Gardening is Good for Your Health
by Carol Siddall, Master Gardener
Those with green thumbs have long known that gardening is good for you both physically and mentally. And now it has been proven scientifically. Researchers have found that smelling the roses and pulling up those nasty weeds can lower blood pressure, increase brain activity, and produce a general good feeling. Just looking at a garden can give you a positive boost. I know it does me. This evidence has become so compelling that the health factor has been given its own name - HORTICULTURAL THERAPY. More about this later.
Most of us learned gardening from a parent or grandparent. I, as most children, didn't like it. I didn't want to water or pull weeds. But, the older I became, the more I wanted to learn, from planting a seed, watching it grow, and harvesting the vegetable and or picking the flower. We always had a large garden, so I learned to freeze, can, and share our bounty. Nothing taste better then fresh veggies out of the garden, and a bouquet of fresh flowers on your table. We were experiencing Horticultural Therapy before there was horticultural therapy!
Doing research for this article I found many different topics of why gardening is good for us and can prolong our lives. (One blog I read stated there is evidence that gardeners can live up to 14 years longer than non-gardeners.) The following list is some of the facts that I know to be true plus some new information worth sharing.
· Most of us do not get enough Vitamin D. You garden during the day, so you are naturally getting Vitamin D. Vitamin D is protective against some types of cancer and heart disease.
· Playing in the dirt: soil is a rich source of natural bacteria, minerals, and microorganisms. Touching the soil on a regular basis exposes the body to beneficial microorganisms that can boost the immune system. Larry Dossey, M.D. stated that children who are exposed to dirt in the formative years develop healthier, stronger immune systems when compared to children whose parents keep them from digging in the dirt.
· Gardening is a stress reliever. Stress negatively affects us and can increases the risk of disease. Spending just 20 minutes out in my garden can bring my blood pressure down. I will sometimes just sit in a chair and do what I call "vegetate". You see your flowers in bloom, hear the birds chirping or singing, and see butterflies going from flower to flower. What better way to spend 20 minutes?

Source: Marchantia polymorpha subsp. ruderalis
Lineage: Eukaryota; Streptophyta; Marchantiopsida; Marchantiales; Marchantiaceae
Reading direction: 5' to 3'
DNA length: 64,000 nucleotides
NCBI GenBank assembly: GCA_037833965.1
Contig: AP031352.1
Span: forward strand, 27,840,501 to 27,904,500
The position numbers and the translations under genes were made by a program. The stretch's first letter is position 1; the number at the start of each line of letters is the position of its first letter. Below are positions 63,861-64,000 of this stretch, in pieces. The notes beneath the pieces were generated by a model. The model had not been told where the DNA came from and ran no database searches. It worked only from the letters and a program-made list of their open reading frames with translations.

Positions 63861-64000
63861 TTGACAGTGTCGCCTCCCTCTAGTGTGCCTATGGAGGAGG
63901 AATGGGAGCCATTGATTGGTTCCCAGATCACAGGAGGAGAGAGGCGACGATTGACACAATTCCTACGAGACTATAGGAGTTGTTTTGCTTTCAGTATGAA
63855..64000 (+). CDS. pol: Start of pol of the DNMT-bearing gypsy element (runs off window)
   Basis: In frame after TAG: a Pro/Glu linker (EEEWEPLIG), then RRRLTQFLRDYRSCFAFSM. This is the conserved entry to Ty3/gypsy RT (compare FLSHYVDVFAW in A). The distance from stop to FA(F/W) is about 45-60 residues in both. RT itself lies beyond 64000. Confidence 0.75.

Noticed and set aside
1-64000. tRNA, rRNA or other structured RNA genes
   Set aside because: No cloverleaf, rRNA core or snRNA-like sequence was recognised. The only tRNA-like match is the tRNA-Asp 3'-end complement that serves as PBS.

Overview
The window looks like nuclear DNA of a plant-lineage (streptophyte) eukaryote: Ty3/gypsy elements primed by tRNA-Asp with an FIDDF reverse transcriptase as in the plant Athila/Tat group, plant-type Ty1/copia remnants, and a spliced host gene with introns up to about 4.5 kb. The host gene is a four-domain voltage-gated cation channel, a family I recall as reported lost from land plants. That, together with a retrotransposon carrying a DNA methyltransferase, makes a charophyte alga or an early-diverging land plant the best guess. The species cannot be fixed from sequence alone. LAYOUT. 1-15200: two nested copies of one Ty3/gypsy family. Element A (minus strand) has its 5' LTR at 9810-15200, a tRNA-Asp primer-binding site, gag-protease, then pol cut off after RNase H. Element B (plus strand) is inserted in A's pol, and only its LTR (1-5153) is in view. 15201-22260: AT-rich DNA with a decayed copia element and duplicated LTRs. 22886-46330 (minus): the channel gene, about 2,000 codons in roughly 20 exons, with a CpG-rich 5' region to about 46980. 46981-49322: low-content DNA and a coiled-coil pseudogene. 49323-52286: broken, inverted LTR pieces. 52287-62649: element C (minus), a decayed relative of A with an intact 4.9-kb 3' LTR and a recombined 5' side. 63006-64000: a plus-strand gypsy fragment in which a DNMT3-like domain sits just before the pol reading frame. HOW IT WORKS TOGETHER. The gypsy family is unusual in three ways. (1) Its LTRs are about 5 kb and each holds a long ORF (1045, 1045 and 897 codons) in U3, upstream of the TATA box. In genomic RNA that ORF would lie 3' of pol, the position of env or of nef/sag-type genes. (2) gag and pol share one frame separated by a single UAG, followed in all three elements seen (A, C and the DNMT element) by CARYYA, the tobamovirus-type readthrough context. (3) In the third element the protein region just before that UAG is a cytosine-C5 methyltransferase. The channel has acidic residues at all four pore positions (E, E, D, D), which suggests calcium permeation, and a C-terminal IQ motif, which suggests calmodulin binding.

· Gardening is exercise. Lifting plants and soil, raking, digging, pulling weeds - it all requires low-level activity and weight lifting. These activities provide the positive benefits of exercise in a relaxing way.
· Gardening burns those calories. You can burn up to 330 calories during one hour of light gardening and yard work. The National Institute of Health recommends 30 to 45 minutes of gardening three to five times a week as part of a good exercise strategy.
· Gardening decreases the likelihood of osteoporosis. Digging, planting, weeding, and engaging in repetitive tasks that require strength or stretching, helps major muscle groups get a good work out.
· Being surrounded by flowers improves one's health. Jeanette Haviland-Jones, PhD says that a behavioral research done at Rutgers University, showed that flowers are a natural and healthful moderator of moods and have an immediate impact on happiness.
· Gardening may lower the risk of dementia. Some research suggests that it is the physical activity associated with gardening that can help lower the risk of developing dementia by 36 to 47% over non-gardeners.
· Horticultural therapy has become recognized treatment for stress and depression. This has served as a healing aid in settings ranging from prisons and mental health treatment facilities to schools and hospitals. Tailored gardening programs have been shown to increase quality of life for people with anxiety as well as with depression. It seemed to give their lives meaning. In jails and corrective programs, horticultural therapy programs have been used to give inmates positive, purposeful activities that lessen aggression and hostility during and after incarceration.
· School Gardening - studies show that students who have worked on designing, creating, and maintaining gardens develop more positive attitudes about health, nutrition, and the consumption of vegetables. These children also score better in science, have better attitudes about school, and improve their classroom behavior. The Master Gardeners have had garden projects in several schools. The children seem to love gardening, especially when they can reap the fruits of their labors!
· Gardening with our older people in nursing homes and related facilities has shown a powerful health-promoting activity. Even if they cannot dig in the dirt or pull weeds, they may can hold a water hose, and be company for someone that is digging or pulling weeds. Just seeing a seed come to life is a pleasant experience for anyone, especially if you used to be a gardener.
These are just a few of the reasons why we should garden to help us live longer. Most of us, along with our children and grandchildren, spend too much time indoors in front of a television or playing video games. Maybe this next year we can all plan to spend more time in our present garden, or maybe a new garden we want to try. Who knows what the outcome will be, but I am betting on a great time getting to that outcome!.